We expect that many of the products we develop will be based upon new technologies or new applications of existing technologies. It may be difficult for us to achieve market acceptance of some of our products, particularly the first products that we introduce to the market based on new technologies or new applications of existing technologies.

If demand for our aesthetic treatment systems by non-traditional physician customers and spas does not develop as we expect, our revenues will suffer and our business will be harmed.

        Our revenues from non-traditional physician customers and spa purchasers of our products continue to increase. We believe, and our growth expectations assume, that we and other companies selling light-based (lasers and lamps) aesthetic treatment systems have only begun to penetrate these markets and that our revenues from selling to these markets will continue to increase. If our expectations as to the size of these markets and our ability to sell our products to participants in these markets are not correct, our revenues will suffer and our business will be harmed.

If there is not sufficient consumer demand for the procedures performed with our products, practitioner demand for our products could decline, which would adversely affect our operating results.

        Most procedures performed using our aesthetic treatment systems are elective procedures that are not reimbursable through government or private health insurance. The cost of these elective procedures must be borne by the client. As a result, the decision to undergo a procedure that utilizes our products may be influenced by a number of factors, including:

o  

consumer awareness of procedures and treatments;

o  

the cost, safety and effectiveness of the procedure and of alternative treatments;

o  

the success of our and our customers' sales and marketing efforts to purchasers of these procedures; and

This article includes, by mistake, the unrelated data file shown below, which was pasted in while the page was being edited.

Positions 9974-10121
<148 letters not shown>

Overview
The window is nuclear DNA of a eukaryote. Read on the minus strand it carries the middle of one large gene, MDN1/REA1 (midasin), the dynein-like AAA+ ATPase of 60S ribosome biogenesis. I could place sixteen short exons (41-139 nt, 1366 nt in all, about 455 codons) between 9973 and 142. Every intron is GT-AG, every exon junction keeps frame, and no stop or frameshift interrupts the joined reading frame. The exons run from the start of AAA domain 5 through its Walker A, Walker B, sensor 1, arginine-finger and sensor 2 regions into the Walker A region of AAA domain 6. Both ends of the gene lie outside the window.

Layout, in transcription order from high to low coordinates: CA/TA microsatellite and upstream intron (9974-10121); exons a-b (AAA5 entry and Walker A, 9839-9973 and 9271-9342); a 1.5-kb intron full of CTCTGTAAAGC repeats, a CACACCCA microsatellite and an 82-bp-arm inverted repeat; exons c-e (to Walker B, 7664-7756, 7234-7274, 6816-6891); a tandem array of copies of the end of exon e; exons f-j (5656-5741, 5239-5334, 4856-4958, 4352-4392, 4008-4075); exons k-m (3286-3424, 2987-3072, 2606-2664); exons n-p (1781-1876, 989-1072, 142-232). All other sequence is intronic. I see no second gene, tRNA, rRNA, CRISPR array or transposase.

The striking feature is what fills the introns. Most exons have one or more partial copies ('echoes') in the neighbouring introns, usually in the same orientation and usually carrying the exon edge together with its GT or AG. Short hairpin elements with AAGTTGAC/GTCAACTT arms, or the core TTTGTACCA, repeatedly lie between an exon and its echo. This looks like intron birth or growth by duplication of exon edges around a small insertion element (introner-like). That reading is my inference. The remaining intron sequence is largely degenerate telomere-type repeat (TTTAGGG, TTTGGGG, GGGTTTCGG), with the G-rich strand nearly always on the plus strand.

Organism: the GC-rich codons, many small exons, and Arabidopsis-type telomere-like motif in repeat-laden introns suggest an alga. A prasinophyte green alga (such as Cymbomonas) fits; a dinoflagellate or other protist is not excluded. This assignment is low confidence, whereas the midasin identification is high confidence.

o  

consumer confidence, which may be affected by economic and other conditions.




        If there is not sufficient demand for the procedures performed with our products, practitioner demand for our products would be reduced, which would adversely affect our operating results.

Our business and operations are experiencing rapid growth. If we fail to effectively manage our growth, our business and operating results could be harmed.

        We have experienced increased growth in the scope of our operations and the number of our employees. This growth has placed significant demands on our management, as well as our financial and operational resources. If we do not effectively manage our growth, the efficiency of our operations and the quality of our products could suffer, which could adversely affect our business and operating results. To effectively manage this growth, we will need to continue to:

o  

implement appropriate operational, financial and management controls, systems and procedures;

o  

expand our manufacturing capacity and scale of production;

o  

expand our sales, marketing and distribution infrastructure and capabilities; and

o  

provide adequate training and supervision to maintain high quality standards.



Failure to receive shipments of critical components could reduce revenues and reduced reliability of critical components could increase expenses.

         We develop light based systems that incorporate third-party components and we purchase some of these components from small, specialized vendors that are not well capitalized. We do not have long-term contracts with some of these third parties for the supply of parts. A disruption in the delivery of these key components, or our inability to obtain substitute components or subassemblies from alternate sources at acceptable prices in a timely manner, or our inability to obtain assembly or testing services could prevent us from manufacturing products and result in a decrease in revenue.  We depend on an acceptable level of reliability for purchased components.  Reliability below expectations for key components could have an adverse affect on inventory and inventory reserves. Any extended interruption in our supplies of third party components could materially harm our business.

Our proprietary technology has only limited protections which may not prevent competitors from copying our new developments.  This may impair our ability to compete effectively, and we may expend significant resources enforcing our intellectual property rights to prevent such copying.